I welcome your input because as off now I have not yet an exit strategy in place. That is ok since I just started working at the new job and I will need to work for another 5 years. On the other hand, if I would identify a location independent side gig now, I could start implementing it as soon as next year. Thus reducing the time I need to work by a year AND have a secure exit strategy in place by the time I will be able to quit.

Bicycle, I want to ride my bicycle

Mr. money mustache pushed the use of a bicycle very hard and with good reason. Cars are expensive and bicycles offer the cheapest substitute while still offering a decent speed.

We Belgians, always had an extra incentive in the form of a bicycle compensation. Use your bicycle to go to work and your work can choose to pay you 0.23 cent per kilometer.

With a normal bike the practical distance to do this for most people is around 10 km. Further than that would take too much time and would in most cases also involve arriving at work pretty tired and sweaty (companies also need to offer shower facilities but most people prefer to shower at home and not at work it seems).

The advent of the electrical bicycle changed this somewhat. Distances up to 25 km become now feasible. I myself biked regularly to my previous interim job which was at 20 km distance of my home. This took about 50 minutes, 15 longer as with a car but I got some healthy exercise and around 160 euro a month extra for my troubles.

Electrical bikes that provide assistance up to 45 km are road legal in Belgium but because the law qualifies them as a motorcycle they are not eligible for the tax free bicycle compensation. Our government has now promised to change this and make the necessary legal changes so these fast electrical bicycles will also qualify!

I cannot stress enough the importance of this for us mustachians!

It means that a distance of 30 km will be now completely feasible to cover by bicycle by everybody! This distance will add almost 300 euro to your net pay. The average net wage in Belgium is around 2.000 euro so this one change will mean a 15% increase.

My current work is 50 km from home and it takes me 1 hour and 30 min to get to work with public transport. With a 45 km/h electric bicycle I should be able to cover this distance in about 1h 15 min. so I will save time, get 2 hours of exercise a day and earn around 500 euro extra per month! That would mean  a 25% pay increase and earning back the investment in a decent e-bike in 3 to 5 months.

The law still needs to be changed and then your company will need to adapt its policy so this is something that will probably only go into effect at the end of the year. The government did say they wuld make it retroactive as of 1st of January of 2017. But I would not bank on that and wait till the law is indeed in effect. For me personally it doesn’t matter as I am at the moment working as an interim and i want my employer to realize he is going to need to pay me an extra 500 euro a month after I got a indeterminate contract 😉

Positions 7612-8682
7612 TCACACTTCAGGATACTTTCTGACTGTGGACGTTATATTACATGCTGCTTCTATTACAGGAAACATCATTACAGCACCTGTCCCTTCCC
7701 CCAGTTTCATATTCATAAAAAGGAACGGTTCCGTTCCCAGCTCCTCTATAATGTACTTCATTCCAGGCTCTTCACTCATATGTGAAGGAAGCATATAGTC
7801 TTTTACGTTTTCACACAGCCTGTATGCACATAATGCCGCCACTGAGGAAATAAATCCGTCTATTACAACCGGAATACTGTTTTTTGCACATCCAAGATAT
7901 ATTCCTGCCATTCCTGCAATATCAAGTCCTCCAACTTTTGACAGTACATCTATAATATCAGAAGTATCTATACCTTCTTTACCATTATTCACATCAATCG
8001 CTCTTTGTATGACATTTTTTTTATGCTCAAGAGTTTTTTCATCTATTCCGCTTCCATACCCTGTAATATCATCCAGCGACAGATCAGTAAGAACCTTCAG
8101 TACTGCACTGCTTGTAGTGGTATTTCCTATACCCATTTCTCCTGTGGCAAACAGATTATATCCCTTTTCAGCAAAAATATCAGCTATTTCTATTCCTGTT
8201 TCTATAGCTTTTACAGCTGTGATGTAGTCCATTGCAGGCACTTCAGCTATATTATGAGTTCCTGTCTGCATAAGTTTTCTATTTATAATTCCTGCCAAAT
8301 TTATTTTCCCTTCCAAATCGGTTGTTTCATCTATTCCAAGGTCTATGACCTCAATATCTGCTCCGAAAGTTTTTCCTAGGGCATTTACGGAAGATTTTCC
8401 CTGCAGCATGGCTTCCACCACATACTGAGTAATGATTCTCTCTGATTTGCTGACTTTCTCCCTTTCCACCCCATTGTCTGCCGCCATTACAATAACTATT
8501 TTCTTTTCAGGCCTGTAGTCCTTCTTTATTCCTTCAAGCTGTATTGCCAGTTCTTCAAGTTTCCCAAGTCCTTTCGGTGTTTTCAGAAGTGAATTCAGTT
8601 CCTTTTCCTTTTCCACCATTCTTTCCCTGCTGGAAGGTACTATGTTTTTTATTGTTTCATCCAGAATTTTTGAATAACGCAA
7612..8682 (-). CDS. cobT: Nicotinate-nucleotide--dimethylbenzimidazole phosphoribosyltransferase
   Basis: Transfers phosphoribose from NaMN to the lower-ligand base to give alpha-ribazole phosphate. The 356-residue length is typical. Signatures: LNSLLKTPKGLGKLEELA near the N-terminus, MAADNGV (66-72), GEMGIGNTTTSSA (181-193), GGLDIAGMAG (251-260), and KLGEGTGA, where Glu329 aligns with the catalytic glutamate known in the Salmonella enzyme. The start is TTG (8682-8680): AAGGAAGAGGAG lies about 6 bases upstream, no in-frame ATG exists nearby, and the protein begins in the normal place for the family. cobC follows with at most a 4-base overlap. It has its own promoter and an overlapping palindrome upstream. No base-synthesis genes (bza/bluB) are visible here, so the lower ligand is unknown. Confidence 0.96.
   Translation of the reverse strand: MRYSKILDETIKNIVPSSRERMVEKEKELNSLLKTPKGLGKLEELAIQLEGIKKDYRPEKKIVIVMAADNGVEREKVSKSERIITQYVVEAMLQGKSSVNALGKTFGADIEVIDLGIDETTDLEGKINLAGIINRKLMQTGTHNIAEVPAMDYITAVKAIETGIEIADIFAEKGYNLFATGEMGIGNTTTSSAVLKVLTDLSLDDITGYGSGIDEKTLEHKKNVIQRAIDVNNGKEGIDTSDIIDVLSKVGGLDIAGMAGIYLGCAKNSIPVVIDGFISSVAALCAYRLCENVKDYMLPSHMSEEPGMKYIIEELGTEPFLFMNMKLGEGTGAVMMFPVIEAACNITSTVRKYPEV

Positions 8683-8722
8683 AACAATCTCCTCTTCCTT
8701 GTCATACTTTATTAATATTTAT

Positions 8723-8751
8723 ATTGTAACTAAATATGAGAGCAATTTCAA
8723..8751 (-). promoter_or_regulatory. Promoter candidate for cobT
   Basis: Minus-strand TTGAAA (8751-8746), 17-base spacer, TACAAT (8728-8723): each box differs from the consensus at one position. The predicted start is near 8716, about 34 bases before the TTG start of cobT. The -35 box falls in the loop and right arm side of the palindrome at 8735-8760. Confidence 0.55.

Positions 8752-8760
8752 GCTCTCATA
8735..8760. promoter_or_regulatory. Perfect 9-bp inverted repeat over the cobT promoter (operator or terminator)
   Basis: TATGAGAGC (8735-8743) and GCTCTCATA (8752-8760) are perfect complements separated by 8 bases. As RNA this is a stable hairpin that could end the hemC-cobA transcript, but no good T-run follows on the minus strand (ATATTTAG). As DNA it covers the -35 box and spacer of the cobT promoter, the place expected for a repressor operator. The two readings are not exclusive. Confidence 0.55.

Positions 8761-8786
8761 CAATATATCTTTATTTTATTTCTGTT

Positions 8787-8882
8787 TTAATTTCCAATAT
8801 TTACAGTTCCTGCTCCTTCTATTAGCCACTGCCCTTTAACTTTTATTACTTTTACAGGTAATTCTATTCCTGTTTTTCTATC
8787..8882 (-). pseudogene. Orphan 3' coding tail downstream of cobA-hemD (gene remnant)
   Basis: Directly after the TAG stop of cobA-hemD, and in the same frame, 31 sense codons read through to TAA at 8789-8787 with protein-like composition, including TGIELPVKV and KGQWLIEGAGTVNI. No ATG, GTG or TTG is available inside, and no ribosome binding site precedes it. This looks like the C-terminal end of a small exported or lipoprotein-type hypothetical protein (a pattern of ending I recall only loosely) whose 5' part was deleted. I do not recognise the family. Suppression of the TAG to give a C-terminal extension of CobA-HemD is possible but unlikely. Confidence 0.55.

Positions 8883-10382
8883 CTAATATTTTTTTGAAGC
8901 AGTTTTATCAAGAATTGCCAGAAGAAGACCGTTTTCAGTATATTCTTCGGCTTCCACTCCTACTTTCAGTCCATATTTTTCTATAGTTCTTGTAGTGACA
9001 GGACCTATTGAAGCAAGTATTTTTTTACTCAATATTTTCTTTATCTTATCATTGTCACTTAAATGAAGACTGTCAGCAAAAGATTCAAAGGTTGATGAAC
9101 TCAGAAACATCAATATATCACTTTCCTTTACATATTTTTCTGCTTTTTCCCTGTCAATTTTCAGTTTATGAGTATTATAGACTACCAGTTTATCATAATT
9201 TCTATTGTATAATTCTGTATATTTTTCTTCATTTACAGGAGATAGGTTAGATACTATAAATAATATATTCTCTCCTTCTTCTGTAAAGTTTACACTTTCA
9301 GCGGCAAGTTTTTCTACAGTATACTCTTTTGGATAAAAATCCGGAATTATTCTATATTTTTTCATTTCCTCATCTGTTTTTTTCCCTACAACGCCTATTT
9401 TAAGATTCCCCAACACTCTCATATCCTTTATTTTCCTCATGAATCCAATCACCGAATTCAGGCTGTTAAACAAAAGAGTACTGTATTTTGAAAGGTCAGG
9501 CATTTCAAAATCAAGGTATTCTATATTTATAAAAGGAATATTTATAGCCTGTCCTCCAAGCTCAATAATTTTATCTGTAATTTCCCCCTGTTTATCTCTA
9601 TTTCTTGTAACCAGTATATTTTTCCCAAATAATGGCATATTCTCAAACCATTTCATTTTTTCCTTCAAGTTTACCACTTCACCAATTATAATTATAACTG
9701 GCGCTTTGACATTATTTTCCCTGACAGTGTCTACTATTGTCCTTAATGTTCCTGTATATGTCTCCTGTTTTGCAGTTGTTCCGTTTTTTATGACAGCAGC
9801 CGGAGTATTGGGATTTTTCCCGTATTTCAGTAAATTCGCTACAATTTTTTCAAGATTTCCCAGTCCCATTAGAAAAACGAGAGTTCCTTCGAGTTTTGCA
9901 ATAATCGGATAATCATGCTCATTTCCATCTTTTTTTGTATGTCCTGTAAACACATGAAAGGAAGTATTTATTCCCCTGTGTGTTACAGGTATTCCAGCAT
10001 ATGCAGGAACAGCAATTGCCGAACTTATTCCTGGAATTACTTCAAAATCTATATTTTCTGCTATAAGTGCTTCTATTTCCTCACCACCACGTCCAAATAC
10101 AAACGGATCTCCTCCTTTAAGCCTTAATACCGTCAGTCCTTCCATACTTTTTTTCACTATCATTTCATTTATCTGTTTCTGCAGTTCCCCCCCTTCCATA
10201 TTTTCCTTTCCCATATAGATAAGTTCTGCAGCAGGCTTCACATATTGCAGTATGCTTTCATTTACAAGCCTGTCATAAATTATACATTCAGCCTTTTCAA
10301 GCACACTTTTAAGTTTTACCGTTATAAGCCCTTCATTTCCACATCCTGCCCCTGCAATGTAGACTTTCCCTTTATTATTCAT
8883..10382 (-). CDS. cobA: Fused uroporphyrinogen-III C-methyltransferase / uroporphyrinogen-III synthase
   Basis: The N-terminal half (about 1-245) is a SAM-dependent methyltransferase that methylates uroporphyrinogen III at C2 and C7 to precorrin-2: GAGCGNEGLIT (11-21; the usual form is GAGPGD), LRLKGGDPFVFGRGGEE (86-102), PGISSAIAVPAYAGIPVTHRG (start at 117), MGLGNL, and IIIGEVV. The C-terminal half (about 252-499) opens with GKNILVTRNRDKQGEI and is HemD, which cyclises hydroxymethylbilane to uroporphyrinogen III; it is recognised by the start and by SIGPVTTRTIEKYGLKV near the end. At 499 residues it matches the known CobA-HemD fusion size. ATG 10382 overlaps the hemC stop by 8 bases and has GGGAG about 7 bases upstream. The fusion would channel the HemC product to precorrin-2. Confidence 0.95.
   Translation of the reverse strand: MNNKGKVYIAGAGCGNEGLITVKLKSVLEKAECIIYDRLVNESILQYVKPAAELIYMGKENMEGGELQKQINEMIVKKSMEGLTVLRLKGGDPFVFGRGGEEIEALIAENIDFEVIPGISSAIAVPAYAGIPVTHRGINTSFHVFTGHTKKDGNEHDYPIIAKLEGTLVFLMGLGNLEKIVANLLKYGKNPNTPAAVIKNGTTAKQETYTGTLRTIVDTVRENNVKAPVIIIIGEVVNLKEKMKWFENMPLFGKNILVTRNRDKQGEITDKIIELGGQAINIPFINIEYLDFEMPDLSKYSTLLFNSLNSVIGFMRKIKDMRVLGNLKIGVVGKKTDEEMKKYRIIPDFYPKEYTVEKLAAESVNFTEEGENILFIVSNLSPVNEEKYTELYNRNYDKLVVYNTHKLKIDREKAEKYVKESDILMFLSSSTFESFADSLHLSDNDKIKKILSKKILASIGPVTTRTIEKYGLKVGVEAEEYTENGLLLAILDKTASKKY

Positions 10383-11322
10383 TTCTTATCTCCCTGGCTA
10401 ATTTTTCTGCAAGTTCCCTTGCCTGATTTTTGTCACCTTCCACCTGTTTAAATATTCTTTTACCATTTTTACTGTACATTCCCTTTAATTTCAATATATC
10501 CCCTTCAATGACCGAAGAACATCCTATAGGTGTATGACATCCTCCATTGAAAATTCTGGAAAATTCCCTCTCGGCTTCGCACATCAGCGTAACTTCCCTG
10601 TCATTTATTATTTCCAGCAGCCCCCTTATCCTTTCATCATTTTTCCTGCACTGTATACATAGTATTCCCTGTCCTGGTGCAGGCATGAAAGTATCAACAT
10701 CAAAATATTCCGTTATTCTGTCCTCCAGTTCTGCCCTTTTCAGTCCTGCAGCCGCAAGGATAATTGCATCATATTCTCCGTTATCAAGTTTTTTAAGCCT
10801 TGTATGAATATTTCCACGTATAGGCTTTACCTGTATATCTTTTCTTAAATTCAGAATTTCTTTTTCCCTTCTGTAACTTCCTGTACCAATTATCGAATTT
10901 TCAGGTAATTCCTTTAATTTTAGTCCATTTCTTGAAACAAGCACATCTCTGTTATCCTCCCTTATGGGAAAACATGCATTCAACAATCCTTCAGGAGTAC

Frugal purchase – washing machine

I will never buy a new washing machine.

The above washing machine was bought for 200 euro and was around 2 years old (and yes, our utility room still needs some work, planned for 2020 as we need to save up enough money first). New it was a 800 euro machine. Although this was a very good find, our previous washing machine also only cost 200 euro (although for an older model and cheaper brand). That one lasted only three years but moving it several times and the dust of the home renovations probably caused it’s early death. But even then, 200 euro for 3 years use means that a new machine at 600 euro should last 9 years. Every month after the 3 years mark on this machine will be a win in my book.
Washing machines are perfect to buy used. It’s a big and heavy appliance everybody has. Which means that when two people move in together they have a spare. And because it is big and bulky and connecting it is a chore, people do not want to keep one as a spare. Something they might do with a microwave or a water cooker. We got the last one so cheap because the guy selling it was moving the next week and he didn’t want to lug it to his girlfriend’s place (which was up one floor) just to have to carry it down again when a buyer showed up there. Win for us!
Same goes for dryers off course.